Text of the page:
Mark: Hi, my name is Mark Watterson. I'm also a physiotherapist who specialises in musculoskeletal injuries and neurological rehabilitation. My main passion in life is helping those recover from their stroke. I'm proud to bring you these activities in the videos you're about to watch.

 

Craig: For these activities you will need a bed, a pillow or towel. Before starting the warm up to this activity. It is very important that carers and family members watched the advice and exercises for carers video.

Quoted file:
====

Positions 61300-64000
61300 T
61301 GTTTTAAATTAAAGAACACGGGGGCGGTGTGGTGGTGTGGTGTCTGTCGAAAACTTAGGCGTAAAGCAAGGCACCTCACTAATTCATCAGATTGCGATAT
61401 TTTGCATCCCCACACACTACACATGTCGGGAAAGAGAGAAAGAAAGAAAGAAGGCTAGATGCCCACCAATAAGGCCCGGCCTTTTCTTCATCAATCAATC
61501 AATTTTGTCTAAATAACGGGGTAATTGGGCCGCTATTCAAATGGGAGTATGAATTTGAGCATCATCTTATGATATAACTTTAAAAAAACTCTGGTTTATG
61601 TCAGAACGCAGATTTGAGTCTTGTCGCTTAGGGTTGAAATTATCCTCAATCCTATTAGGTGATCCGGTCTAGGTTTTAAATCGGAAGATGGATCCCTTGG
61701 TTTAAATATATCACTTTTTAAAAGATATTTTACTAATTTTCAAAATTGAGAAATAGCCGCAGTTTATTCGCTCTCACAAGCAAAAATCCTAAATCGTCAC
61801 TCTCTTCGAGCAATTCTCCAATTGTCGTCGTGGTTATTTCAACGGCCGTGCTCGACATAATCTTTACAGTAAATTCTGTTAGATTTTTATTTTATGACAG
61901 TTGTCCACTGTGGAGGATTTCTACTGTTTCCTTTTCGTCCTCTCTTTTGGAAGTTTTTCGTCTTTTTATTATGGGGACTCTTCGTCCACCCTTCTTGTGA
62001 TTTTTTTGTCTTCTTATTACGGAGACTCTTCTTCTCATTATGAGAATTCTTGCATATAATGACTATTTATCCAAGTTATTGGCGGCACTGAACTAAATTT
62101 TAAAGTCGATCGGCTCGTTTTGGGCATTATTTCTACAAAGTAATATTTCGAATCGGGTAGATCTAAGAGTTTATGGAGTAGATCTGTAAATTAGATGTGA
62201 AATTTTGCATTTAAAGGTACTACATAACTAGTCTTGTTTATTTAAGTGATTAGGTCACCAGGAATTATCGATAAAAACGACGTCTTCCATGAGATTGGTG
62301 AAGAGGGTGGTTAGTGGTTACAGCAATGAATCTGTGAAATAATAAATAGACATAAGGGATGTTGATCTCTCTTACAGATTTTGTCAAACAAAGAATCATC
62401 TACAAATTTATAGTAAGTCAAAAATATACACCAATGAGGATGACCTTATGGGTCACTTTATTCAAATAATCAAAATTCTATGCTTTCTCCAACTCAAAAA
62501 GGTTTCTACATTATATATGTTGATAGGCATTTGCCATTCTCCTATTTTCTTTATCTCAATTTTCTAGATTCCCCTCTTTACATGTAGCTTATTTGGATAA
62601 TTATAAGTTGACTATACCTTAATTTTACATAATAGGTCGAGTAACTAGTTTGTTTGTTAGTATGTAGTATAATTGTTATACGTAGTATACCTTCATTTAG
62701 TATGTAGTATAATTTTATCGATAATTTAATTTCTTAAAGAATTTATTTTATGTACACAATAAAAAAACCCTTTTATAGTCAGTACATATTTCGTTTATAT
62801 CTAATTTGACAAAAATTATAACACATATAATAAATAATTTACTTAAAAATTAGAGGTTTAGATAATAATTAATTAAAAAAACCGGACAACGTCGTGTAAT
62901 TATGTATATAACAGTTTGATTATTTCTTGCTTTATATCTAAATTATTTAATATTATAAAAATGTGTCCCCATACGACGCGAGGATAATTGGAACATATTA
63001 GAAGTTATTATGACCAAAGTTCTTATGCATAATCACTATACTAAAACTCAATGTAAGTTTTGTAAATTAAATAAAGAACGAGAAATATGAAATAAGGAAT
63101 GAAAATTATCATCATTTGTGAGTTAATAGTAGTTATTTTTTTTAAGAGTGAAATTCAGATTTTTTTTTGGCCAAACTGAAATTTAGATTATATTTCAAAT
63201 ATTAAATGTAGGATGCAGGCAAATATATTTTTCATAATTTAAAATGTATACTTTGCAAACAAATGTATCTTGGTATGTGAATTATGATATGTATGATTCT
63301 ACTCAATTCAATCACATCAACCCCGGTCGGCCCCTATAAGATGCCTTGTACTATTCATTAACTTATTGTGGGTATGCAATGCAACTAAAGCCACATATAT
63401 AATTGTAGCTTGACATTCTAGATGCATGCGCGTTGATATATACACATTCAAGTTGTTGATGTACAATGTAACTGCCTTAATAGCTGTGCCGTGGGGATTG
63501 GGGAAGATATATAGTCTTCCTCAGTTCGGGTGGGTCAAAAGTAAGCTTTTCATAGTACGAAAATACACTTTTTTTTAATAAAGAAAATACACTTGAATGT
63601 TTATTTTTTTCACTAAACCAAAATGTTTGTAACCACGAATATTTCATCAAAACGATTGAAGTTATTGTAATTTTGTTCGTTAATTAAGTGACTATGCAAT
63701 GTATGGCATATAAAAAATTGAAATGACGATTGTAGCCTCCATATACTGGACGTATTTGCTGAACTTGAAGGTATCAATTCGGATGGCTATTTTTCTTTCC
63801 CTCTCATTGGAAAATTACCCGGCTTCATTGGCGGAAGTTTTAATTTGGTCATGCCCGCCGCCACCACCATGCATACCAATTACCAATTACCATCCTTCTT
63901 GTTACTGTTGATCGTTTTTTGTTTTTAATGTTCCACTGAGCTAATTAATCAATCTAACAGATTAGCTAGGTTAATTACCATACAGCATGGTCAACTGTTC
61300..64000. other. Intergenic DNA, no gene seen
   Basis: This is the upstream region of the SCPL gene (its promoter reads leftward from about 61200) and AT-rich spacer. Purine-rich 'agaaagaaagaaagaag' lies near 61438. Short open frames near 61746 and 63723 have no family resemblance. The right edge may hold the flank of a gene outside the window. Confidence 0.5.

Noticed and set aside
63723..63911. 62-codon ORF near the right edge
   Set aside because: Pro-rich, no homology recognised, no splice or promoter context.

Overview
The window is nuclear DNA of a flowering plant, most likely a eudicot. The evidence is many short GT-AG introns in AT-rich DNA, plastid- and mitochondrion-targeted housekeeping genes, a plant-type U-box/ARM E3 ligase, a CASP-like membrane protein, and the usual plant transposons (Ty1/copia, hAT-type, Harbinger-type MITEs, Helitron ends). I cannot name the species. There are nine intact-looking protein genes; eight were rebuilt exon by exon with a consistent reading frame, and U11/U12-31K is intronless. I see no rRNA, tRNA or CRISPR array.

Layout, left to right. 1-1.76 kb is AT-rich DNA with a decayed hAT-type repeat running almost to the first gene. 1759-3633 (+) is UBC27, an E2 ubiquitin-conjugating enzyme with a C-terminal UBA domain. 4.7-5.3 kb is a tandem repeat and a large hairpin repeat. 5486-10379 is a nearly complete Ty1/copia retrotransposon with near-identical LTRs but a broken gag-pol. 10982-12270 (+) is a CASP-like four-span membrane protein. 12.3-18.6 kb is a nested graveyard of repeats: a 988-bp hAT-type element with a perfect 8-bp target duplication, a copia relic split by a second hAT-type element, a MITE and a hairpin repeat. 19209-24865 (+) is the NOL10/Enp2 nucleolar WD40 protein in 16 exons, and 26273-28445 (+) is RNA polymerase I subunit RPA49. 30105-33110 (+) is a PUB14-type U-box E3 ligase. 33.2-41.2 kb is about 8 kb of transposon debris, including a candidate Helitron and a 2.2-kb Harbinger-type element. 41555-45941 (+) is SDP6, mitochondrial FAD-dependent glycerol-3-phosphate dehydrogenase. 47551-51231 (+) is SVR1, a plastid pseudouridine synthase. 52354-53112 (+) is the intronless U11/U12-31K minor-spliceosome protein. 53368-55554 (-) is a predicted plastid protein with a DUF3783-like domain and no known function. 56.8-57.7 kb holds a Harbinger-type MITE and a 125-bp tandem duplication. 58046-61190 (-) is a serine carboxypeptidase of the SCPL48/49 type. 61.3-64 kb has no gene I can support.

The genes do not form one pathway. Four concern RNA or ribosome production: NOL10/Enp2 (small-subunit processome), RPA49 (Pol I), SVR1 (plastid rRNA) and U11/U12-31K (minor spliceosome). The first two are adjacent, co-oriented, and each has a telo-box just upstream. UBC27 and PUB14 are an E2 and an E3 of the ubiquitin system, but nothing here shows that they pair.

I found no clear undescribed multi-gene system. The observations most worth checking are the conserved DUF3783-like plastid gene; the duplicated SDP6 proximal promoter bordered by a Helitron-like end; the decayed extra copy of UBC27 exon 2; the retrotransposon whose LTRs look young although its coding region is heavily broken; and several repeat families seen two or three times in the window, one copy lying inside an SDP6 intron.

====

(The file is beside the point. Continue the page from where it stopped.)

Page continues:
Nicole: Hi, red group. This is your warm up for your stability section of activities. For this activity your stroke survivor needs to be lying down, preferably on the bed, with their weaker arm supported by a pillow or rolled towel. And we're gonna work through three exercises within this warm up. So the first one is quite simple just taking up the support of the bed and just literally asking your stroke survivor to squeeze their bottom cheeks. So trying to squeeze the bottom cheeks together. So if you want to do that for me. You might see a little bit of movement like that and release. So that's the first one. The second one, you're going to bend the knees up, so you're stronger side first, and then carer, you might need to come in to support the weaker leg. Okay, so because you are handling the leg and supporting and stabilising, we do recommend that you watch the advice and guidance exercise video for carers that we've done previously. From that position, you will be stabilizing the weaker leg, and you are redoing that bottom squeeze. Okay, so squeeze again in that position and release, and we're aiming to try to squeeze the right bottom cheek and the left bottom cheek together at the same time. The third part of the warm up is staying in this position. Okay. And you need something for some feedback. Okay, So you might use a rolled up towel. I've got a beanbag here. Anything just small to place under the lower back of your stroke survivor. So we're going to squeeze that underneath. You might do this with the legs straight, if you haven't got the stability, we're gonna pop that underneath, okay? And then legs back up. Um, legs back up. So now your stroke survivor has a point of contact in their lower back. And with the third part of the warm up, you're going to ask them to squash that the piece that you put under the lower back and tighten up their abdominals, keeping their neck in contact with the pillow at all times. So we're going to go through the whole warm up. We're going to do 10 repetitions of each activity. So let's go back to the start, now that you've seen the examples. Lower down, take that out. Okay, so are we ready? Activity one. Squeeze and release. So tighten up and release, one. And again two. And again Three. You might want to put your hands onto the bottom of your strokes survivor, just to provide a little bit of feedback and just ask them. Are they squeezing at the same time and same rate. Keep that going. Do it at your own pace. One more and relax. Well done. Okay, so the second part of warm up, knee up facilitate the weaker leg. So underneath the knee, bending up, trying to make sure the knees and feet are in line and you might be stabilising that leg. Okay. Same activity again. Squeeze and release. Ready. Off you go. Squeeze and release. Squeeze and release. Keep that going for 10. Good. And your role of as a carer family member is to stabilise this leg. Well done. Okay. Keep going for 10 and relax. Well done. Straighten out your leg down and then facilitate the weaker side down. And now onto your final component for this section. So get your piece of material, rolled up towel, Slide it underneath the lower back. Okay. To provide the feedback and then from that position, legs up again, taking the weight of the weaker leg and stabilising. Are we ready? So you're going to squash the item under your lower back with your tummy trying to pull your tummy bottom back down into the item. Off we go. So tighten up and relax. And again, make sure you don't lift your head up off the pillow. And you're just looking for that tilting motion at the pelvis there. Keep going for 10. Well done, keep this leg stabilised in line with the other leg throughout and just go at your own pace. Okay, well done. Let's relax the legs, okay? And take a short pause there to go through the coaching points for the activity we have just shown you